Non-metals, on the other hand, are electronegative. They tend to form bonds by gaining electrons. Let us learn about the variation of this property.
• How would the tendency to gain electrons change as you go from left to right across a period?
• How would the tendency to gain electrons change as you go down a group?
As the trends in the electronegativity show, non-metals are found on the right-hand side of the Periodic Table towards the top.
These trends also help us to predict the nature of oxides formed by the elements because it is known to you that the oxides of metals are basic and that of non-metals are acidic in general.
1. How could the Modern Periodic Table remove various anomalies of Mendeléev’s Periodic Table?
2. Name two elements you would expect to show chemical reactions similar to magnesium. What is the basis for your choice?
(a) three elements that have a single electron in their outermost shells.
(b) two elements that have two electrons in their outermost shells.
(c) three elements with filled outermost shells.
4. (a) Lithium, sodium, potassium are all metals that react with water to liberate hydrogen gas. Is there any similarity in the atoms of these elements?
(b) Helium is an unreactive gas and neon is a gas of extremely low reactivity. What, if anything, do their atoms have in common?
5. In the Modern Periodic Table, which are the metals among the first ten elements?
6. By considering their position in the Periodic Table, which one of the following elements would you expect to have maximum metallic characteristic?
Ga Ge As Se Be
What you have learnt
- Elements are classified on the basis of similarities in their properties.
- Döbereiner grouped the elements into triads and Newlands gave the Law of Octaves.
- Mendeléev arranged the elements in increasing order of their atomic masses and according to their chemical properties.
- Mendeléev even predicted the existence of some yet to be discovered elements on the basis of gaps in his Periodic Table.
- Anomalies in arrangement of elements based on increasing atomic mass could be removed when the elements were arranged in order of increasing atomic number, a fundamental property of the element discovered by Moseley.
- Elements in the Modern Periodic Table are arranged in 18 vertical columns called groups and 7 horizontal rows called periods.
- Elements thus arranged show periodicity of properties including atomic size, valency or combining capacity and metallic and non-metallic character.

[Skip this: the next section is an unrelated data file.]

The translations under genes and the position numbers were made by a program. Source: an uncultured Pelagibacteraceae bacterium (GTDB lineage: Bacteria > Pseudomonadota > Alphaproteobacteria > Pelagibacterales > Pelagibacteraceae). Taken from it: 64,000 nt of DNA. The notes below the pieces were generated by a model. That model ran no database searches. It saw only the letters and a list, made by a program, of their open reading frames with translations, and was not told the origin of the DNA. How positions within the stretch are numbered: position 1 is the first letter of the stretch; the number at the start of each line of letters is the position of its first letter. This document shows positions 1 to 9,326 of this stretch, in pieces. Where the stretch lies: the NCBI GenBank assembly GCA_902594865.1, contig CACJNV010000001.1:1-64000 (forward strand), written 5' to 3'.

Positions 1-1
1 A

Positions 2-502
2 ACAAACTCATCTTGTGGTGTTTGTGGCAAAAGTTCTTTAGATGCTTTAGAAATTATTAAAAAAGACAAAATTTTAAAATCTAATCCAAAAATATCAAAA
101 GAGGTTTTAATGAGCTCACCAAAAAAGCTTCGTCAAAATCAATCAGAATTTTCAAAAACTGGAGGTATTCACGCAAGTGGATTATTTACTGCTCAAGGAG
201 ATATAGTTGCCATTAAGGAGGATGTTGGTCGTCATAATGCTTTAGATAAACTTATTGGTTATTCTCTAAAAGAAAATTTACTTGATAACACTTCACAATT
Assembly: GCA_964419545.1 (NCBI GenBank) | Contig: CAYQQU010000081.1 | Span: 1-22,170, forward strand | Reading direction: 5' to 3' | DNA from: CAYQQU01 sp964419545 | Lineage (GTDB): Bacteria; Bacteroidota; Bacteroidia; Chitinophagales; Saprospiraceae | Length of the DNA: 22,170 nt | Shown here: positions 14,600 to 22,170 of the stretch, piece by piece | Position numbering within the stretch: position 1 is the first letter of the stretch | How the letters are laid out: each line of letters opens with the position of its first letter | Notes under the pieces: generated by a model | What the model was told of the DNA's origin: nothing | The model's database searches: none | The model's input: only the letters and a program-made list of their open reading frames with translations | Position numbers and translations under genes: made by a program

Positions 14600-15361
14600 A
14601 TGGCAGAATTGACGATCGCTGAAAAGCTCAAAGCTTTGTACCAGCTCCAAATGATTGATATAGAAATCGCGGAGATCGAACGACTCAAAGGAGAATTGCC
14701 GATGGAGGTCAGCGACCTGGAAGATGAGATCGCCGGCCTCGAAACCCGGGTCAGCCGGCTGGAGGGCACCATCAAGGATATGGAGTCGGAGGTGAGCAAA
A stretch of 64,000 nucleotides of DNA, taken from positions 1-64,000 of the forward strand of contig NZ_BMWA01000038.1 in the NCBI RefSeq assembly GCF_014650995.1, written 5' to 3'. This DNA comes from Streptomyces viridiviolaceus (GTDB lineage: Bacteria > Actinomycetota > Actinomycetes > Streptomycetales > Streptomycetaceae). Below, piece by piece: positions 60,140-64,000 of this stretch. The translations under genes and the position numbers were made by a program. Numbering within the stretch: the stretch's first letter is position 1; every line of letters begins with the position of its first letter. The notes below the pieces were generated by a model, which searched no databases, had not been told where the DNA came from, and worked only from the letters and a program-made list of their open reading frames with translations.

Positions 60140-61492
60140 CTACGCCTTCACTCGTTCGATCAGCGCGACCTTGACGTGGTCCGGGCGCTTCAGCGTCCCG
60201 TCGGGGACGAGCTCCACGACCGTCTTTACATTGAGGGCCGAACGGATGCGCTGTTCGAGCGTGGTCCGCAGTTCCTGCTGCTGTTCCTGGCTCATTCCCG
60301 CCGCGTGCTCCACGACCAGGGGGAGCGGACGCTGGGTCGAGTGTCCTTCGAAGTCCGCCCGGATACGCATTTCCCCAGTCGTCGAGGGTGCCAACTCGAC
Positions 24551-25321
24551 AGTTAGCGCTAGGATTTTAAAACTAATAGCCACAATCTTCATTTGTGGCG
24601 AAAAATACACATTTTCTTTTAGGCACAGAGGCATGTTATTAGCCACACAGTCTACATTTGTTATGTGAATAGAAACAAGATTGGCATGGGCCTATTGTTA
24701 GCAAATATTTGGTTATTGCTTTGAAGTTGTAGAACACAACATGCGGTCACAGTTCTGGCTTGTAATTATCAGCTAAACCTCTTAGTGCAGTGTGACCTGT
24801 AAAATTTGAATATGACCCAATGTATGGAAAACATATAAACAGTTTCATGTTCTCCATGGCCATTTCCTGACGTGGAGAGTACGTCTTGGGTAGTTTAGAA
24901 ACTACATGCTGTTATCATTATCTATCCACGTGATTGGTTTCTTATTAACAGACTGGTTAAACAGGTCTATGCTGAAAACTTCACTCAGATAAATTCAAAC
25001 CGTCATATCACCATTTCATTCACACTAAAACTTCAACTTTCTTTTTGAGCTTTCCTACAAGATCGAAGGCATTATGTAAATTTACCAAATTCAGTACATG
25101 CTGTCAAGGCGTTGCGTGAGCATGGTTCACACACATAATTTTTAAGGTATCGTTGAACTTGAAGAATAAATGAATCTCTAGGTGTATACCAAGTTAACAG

1. Which of the following statements is not a correct statement about the trends when going from left to right across the periods of periodic Table.
(a) The elements become less metallic in nature.
(b) The number of valence electrons increases.
(c) The atoms lose their electrons more easily.
(d) The oxides become more acidic.
2. Element X forms a chloride with the formula XCl2, which is a solid with a high melting point. X would most likely be in the same group of the Periodic Table as
(a) Na (b) Mg (c) AI (d) Si
3. Which element has
(a) two shells, both of which are completely filled with electrons?
(b) the electronic configuration 2, 8, 2?
(c) a total of three shells, with four electrons in its valence shell?
(d) a total of two shells, with three electrons in its valence shell?
(e) twice as many electrons in its second shell as in its first shell?
4. (a) What property do all elements in the same column of the Periodic Table as boron have in common?
(b) What property do all elements in the same column of the Periodic Table as fluorine have in common?
5. An atom has electronic configuration 2, 8, 7.
(a) What is the atomic number of this element?
(b) To which of the following elements would it be chemically similar?
(Atomic numbers are given in parentheses.)
N(7) F(9) P(15) Ar(18)
6. The position of three elements A, B and C in the Periodic Table are shown below –
(a) State whether A is a metal or non-metal.
(b) State whether C is more reactive or less reactive than A.
(c) Will C be larger or smaller in size than B?
(d) Which type of ion, cation or anion, will be formed by element A?
7. Nitrogen (atomic number 7) and phosphorus (atomic number 15) belong to group 15 of the Periodic Table. Write the electronic configuration of these two elements. Which of these will be more electronegative? Why?
8. How does the electronic configuration of an atom relate to its position in the Modern Periodic Table?
9. In the Modern Periodic Table, calcium (atomic number 20) is surrounded by elements with atomic numbers 12, 19, 21 and 38. Which of these have physical and chemical properties resembling calcium?
10. Compare and contrast the arrangement of elements in Mendeléev’s Periodic Table and the Modern Periodic Table.
I We have discussed the major attempts made for classifying elements. Find out (from the internet or library) about other attempts to classify elements.
II We have studied the long form of the Periodic Table. The Modern Periodic Law has been used to arrange elements in other ways too. Find out what are these.